harassing behavior that plaintiff alleges in his complaint.*fn6
Defendant advances two arguments regarding why summary judgment should be
entered in its favor on this count of the complaint. First, defendant
argues that the plaintiff cannot demonstrate that the alleged sexual
harassment was "motivated by Mr. Wallace's sexual desire." Defendant's
Memorandum in Support of Defendant's Motion for Summary Judgment ("Def.'s
Mem.") at 10. Rather, defendant argues, "Mr. Wallace's actions were in
the nature of horseplay." Id. at 11. Second, the defendant
argues that plaintiff cannot demonstrate "that the alleged conduct was
sufficiently severe or persuasive to create an objectively hostile or
abusive work environment that altered the conditions of [plaintiff's]
employment." Id. at 13. In opposition, plaintiff argues that
his claim is sufficient to withstand summary judgment because this one
incident was clearly based on sex, and was so "outrageous, offensive,
unwelcome, and egregious" that the event, standing
alone, constitutes a violation of Title VII. Plaintiff's Opposition
to Defendant's Motion for Summary Judgment ("Pl.'s Opp'n") at 23.
Alternatively, plaintiff argues that he has presented sufficient facts
and evidence from which this Court can conclude that he was the victim of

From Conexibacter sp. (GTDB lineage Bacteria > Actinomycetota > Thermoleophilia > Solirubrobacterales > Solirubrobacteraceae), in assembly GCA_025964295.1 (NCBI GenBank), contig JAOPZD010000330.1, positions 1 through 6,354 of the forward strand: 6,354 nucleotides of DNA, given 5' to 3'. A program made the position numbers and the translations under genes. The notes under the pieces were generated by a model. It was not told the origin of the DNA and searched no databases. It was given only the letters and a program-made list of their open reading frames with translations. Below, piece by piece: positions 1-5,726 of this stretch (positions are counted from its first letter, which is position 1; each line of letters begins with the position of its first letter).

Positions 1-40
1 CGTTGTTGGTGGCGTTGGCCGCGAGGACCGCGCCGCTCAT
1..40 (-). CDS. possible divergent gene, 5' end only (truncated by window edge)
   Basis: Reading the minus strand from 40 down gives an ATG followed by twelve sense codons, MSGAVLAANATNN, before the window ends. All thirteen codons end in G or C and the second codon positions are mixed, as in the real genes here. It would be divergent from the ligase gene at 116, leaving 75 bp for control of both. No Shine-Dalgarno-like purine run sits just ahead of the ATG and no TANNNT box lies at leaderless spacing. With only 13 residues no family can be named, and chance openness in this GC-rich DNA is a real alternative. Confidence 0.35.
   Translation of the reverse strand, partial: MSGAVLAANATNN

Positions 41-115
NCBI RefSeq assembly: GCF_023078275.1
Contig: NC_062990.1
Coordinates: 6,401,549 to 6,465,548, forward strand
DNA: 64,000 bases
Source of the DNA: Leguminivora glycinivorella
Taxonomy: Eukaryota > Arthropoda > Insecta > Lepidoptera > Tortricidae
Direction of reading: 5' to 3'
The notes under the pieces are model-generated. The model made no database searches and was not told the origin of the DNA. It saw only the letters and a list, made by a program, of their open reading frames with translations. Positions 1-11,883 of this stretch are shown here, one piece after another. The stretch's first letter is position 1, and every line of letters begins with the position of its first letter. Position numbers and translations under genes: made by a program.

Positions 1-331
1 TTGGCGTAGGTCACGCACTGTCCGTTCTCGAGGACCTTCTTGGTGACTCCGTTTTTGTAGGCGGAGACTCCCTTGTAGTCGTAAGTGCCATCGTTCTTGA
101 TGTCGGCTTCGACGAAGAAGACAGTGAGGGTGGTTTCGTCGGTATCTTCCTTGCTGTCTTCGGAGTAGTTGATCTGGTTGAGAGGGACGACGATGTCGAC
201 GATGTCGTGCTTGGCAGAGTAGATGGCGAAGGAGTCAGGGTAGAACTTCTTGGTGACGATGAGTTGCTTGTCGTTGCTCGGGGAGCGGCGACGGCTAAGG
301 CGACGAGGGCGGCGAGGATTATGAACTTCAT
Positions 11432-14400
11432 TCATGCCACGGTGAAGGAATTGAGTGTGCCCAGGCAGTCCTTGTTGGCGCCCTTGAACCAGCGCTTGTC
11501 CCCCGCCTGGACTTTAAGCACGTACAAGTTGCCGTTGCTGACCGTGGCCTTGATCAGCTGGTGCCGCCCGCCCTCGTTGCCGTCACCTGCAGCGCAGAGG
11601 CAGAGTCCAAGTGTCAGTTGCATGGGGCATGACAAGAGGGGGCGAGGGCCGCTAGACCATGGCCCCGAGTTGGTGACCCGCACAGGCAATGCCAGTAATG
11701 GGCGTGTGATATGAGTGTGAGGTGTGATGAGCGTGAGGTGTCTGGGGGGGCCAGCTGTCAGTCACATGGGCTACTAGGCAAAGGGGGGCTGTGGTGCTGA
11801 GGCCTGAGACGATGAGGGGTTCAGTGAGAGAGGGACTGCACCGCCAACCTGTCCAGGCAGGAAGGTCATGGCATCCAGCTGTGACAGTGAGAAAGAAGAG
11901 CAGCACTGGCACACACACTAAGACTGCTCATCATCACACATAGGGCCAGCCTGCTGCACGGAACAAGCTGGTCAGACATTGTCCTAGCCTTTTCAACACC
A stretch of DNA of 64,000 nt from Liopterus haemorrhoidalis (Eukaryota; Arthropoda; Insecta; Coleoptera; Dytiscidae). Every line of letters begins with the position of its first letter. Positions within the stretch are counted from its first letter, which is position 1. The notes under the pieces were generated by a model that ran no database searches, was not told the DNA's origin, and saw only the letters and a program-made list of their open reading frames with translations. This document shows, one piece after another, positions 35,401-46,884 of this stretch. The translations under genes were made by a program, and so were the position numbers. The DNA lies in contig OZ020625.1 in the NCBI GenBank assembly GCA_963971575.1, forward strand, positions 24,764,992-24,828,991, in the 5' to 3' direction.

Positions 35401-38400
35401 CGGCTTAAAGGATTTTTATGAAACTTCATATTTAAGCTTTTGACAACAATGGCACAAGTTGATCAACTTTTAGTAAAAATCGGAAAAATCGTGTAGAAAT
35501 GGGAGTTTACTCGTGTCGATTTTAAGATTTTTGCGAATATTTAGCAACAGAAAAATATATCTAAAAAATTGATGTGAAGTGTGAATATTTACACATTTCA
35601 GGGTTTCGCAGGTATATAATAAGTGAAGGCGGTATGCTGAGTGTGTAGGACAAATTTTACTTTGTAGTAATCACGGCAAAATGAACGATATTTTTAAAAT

a hostile working environment. Id. at 24.
In Oncale v. Sundowner Offshore Services Inc., 523 U.S. 75,
82 (1998), the Supreme Court acknowledged "that sex discrimination
consisting of same-sex harassment is actionable under Title VII. . . ."
In this acknowledgment, the Court was careful to emphasize that claims of
same-sex harassment remain subject to the identical requirements as
claims of opposite-sex harassment; namely, a plaintiff making either type
of sexual harassment claim "must always prove that the conduct at
issue . . . actually constituted `discrimina[tion] . . . because of . . .
sex.'" Id. at 81. Thus, to establish his claim of "same-sex
harassment, [the] court first must determine whether the harasser's
conduct constitutes sex discrimination." La Day v. Catalyst
Technology, Inc., 302 F.3d 474, 478 (5th Cir. 2002). If this
determination is answered in the affirmative,
the court must decide whether the challenged
conduct meets the applicable standards for either
a quid pro quo[*fn7] or hostile
environment claim. For example, same-sex
harassment that is `severe or pervasive' enough to